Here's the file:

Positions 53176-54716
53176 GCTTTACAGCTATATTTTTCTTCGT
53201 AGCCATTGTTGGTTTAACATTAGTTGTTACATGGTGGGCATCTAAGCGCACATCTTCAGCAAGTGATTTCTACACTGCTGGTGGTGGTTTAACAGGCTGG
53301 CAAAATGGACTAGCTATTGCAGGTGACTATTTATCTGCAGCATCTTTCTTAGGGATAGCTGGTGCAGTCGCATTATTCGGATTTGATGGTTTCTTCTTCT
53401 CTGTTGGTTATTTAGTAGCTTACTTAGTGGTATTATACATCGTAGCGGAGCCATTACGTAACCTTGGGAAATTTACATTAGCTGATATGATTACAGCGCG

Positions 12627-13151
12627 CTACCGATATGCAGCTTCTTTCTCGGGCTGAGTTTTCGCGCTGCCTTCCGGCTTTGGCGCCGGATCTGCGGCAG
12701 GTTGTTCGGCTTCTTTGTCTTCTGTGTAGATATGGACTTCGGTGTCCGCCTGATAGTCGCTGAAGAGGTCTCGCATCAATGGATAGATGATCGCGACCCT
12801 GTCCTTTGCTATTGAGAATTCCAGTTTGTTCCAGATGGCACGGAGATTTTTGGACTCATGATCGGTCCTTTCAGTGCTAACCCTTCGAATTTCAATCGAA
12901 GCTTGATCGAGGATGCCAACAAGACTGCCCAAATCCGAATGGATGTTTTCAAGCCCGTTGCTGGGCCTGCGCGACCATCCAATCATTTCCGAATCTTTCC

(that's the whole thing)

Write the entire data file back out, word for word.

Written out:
Positions 53176-54716
53176 GCTTTACAGCTATATTTTTCTTCGT
53201 AGCCATTGTTGGTTTAACATTAGTTGTTACATGGTGGGCATCTAAGCGCACATCTTCAGCAAGTGATTTCTACACTGCTGGTGGTGGTTTAACAGGCTGG
53301 CAAAATGGACTAGCTATTGCAGGTGACTATTTATCTGCAGCATCTTTCTTAGGGATAGCTGGTGCAGTCGCATTATTCGGATTTGATGGTTTCTTCTTCT
53401 CTGTTGGTTATTTAGTAGCTTACTTAGTGGTATTATACATCGTAGCGGAGCCATTACGTAACCTTGGGAAATTTACATTAGCTGATATGATTACAGCGCG

Positions 12627-13151
12627 CTACCGATATGCAGCTTCTTTCTCGGGCTGAGTTTTCGCGCTGCCTTCCGGCTTTGGCGCCGGATCTGCGGCAG
12701 GTTGTTCGGCTTCTTTGTCTTCTGTGTAGATATGGACTTCGGTGTCCGCCTGATAGTCGCTGAAGAGGTCTCGCATCAATGGATAGATGATCGCGACCCT
12801 GTCCTTTGCTATTGAGAATTCCAGTTTGTTCCAGATGGCACGGAGATTTTTGGACTCATGATCGGTCCTTTCAGTGCTAACCCTTCGAATTTCAATCGAA
12901 GCTTGATCGAGGATGCCAACAAGACTGCCCAAATCCGAATGGATGTTTTCAAGCCCGTTGCTGGGCCTGCGCGACCATCCAATCATTTCCGAATCTTTCC